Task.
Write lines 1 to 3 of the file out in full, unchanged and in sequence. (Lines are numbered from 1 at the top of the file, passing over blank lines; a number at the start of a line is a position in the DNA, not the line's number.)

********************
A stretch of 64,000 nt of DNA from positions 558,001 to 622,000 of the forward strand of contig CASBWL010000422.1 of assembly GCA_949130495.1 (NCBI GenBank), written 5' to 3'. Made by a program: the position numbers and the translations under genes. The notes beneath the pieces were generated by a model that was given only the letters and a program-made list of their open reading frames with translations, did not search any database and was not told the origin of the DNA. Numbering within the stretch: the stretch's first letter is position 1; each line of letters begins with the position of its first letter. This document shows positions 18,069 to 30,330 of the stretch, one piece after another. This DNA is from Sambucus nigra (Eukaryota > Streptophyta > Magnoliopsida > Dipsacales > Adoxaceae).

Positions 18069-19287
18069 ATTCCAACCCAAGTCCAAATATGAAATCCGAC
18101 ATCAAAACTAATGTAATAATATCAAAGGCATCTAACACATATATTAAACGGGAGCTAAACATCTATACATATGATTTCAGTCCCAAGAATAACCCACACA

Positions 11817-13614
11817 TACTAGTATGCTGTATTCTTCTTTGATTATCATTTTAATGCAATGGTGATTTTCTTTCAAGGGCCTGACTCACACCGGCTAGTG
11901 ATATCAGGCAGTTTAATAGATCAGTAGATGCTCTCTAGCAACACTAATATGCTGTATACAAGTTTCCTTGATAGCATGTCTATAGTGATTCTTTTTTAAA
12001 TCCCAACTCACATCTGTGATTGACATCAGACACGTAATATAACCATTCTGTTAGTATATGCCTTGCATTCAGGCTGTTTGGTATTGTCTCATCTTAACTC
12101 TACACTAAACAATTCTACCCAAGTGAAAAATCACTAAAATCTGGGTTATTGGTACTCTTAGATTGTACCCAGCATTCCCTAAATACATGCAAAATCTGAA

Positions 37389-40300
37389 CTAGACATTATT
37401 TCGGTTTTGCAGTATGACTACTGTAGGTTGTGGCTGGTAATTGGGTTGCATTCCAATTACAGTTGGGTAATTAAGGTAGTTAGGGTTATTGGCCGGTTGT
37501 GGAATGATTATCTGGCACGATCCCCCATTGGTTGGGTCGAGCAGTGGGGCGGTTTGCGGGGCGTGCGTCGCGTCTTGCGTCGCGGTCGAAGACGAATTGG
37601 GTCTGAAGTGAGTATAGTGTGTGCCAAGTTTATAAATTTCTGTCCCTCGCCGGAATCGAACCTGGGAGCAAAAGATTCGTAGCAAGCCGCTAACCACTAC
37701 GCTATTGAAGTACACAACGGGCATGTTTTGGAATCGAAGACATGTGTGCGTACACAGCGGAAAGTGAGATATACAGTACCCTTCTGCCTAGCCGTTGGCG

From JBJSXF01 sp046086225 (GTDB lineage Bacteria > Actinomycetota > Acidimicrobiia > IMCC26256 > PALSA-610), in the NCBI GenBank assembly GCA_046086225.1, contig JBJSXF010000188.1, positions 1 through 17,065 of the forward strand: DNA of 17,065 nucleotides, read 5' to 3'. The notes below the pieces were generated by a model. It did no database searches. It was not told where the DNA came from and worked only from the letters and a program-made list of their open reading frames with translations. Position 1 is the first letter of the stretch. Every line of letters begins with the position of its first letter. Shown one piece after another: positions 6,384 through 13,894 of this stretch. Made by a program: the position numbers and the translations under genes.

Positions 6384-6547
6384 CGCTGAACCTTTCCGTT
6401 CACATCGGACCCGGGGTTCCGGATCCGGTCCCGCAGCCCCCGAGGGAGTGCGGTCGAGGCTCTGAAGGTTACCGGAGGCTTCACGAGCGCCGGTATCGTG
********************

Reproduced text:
A stretch of 64,000 nt of DNA from positions 558,001 to 622,000 of the forward strand of contig CASBWL010000422.1 of assembly GCA_949130495.1 (NCBI GenBank), written 5' to 3'. Made by a program: the position numbers and the translations under genes. The notes beneath the pieces were generated by a model that was given only the letters and a program-made list of their open reading frames with translations, did not search any database and was not told the origin of the DNA. Numbering within the stretch: the stretch's first letter is position 1; each line of letters begins with the position of its first letter. This document shows positions 18,069 to 30,330 of the stretch, one piece after another. This DNA is from Sambucus nigra (Eukaryota > Streptophyta > Magnoliopsida > Dipsacales > Adoxaceae).

Positions 18069-19287
18069 ATTCCAACCCAAGTCCAAATATGAAATCCGAC